The role of peptide transporter 1 (PepT1) in maintaining health in neonates

Kirupananthan, Dalshini (2022) The role of peptide transporter 1 (PepT1) in maintaining health in neonates. Doctoral (PhD) thesis, Memorial University of Newfoundland.

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Peptide transporter 1 (PepT1) carries dietary tri-/dipeptides, bacterial peptides and peptidomimetic drugs in the small intestine (SI). The first study in this thesis describes the interaction between the dipeptide lysyl-lysine and arginine uptake from the SI in Yucatan miniature piglets. This study confirmed that arginine uptake was significantly higher when delivered with lysyl-lysine compared to equimolar amount of free lysine. We speculated that more efficient uptake of lysine as a dipeptide led to enhanced arginine uptake through the trans-stimulation of the b⁰, ⁺ transporter. The activity of PepT1 was preserved during the use of parenteral nutrition (PN). As such, the objective of the second study was to determine if there were advantages to providing lysine as dipeptide in neonatal piglets with PN-induced atrophied gut. PN was provided for four days to induce intestinal atrophy and then piglets were switched to enteral diets. When lysine was provided at 75% of requirement, it was found that providing lysyl-lysine during the transition period from PN to enteral feeding improved villus height, mucosal weight, whole-body protein synthesis and reduced the MPO activity compared to free lysine. The addition of glycyl-sarcosine to competitively inhibit lysyl-lysine uptake completely abolished the beneficial effects of lysyl-lysine. Thus, delivering lysine as dipeptide during the high-risk transition period from PN to enteral feeding may serve to enhance gut recovery and avoid complications related to refeeding. Recently, researchers identified that PepT1 influences the secretion of peptide hormones from the enteroendocrine cells, which may affect appetite regulation and glucose homeostasis in adult rodents. The final part of the thesis characterized the role of PepT1 activation on the protein-mediated gut hormone release and glucose kinetics in neonatal piglets using an in-situ perfusion model. Duodenal casein hydrolysate infusion stimulated the release of incretin hormones GLP-1 and GIP as measured in the portal blood, and the PepT1 inhibitor 4-AMBA hindered this protein-mediated effect on gut hormone release, confirming the involvement of PepT1. Higher baseline plasma insulin and higher insulin response to a glucose challenge strongly suggest that PepT1 activity induces insulin secretion and faster glucose disposal. This mechanism may be advantageous for adults with type 2 diabetes, but in neonates taking in high protein from infant formulas, it contributes to the understanding of the “early protein hypothesis” of childhood obesity. Overall, these studies shed light on the understanding of the role of PepT1 in the neonatal small intestine and characterize novel influences on neonatal metabolism that may be important in conditions of health and disease.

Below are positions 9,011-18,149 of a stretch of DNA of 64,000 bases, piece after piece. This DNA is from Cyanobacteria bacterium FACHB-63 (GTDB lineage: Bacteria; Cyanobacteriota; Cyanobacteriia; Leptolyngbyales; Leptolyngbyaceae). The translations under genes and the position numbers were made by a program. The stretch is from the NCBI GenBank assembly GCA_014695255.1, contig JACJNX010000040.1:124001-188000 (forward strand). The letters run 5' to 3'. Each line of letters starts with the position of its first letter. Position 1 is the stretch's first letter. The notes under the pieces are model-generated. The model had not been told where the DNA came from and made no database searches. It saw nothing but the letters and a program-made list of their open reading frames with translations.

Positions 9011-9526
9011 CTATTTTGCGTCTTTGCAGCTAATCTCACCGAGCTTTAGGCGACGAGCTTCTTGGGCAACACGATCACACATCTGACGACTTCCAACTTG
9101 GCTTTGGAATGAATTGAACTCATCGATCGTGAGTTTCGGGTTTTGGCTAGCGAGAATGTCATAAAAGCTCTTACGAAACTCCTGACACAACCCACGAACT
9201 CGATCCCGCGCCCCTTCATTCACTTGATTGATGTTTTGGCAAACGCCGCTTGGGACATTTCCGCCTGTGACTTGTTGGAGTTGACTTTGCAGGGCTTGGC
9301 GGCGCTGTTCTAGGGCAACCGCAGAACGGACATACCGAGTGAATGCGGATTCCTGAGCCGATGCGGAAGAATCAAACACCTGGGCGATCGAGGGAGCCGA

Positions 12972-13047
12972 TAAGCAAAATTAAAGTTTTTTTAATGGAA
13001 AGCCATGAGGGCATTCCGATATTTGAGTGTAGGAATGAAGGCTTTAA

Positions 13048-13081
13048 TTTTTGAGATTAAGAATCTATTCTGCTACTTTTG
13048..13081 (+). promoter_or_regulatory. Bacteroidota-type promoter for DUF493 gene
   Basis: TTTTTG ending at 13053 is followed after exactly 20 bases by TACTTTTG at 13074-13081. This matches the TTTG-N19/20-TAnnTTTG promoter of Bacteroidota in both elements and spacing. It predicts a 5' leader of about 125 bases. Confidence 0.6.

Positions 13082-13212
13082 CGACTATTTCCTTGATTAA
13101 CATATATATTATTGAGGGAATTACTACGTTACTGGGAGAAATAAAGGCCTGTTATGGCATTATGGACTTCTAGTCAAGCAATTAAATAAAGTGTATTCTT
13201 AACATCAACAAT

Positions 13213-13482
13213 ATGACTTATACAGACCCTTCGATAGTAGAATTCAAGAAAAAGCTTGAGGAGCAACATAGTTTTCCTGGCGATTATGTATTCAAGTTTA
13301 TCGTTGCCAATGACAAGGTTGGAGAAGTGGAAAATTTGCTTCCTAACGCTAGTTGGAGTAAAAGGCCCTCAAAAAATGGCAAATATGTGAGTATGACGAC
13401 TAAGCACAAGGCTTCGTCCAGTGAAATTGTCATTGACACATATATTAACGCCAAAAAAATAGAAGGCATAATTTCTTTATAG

Item Type: Thesis (Doctoral (PhD))
Item ID: 15918
Additional Information: Includes bibliographical references (pages 143-183)
Keywords: peptide transporter 1, neonates, dipeptides, gut atrophy, TPN
Department(s): Science, Faculty of > Biochemistry
Date: September 2022
Date Type: Submission
Digital Object Identifier (DOI):
Library of Congress Subject Heading: Intestines; Biological transport; Miniature pigs; Lysine in animal nutrition; Arginine; Peptides--Transport properties

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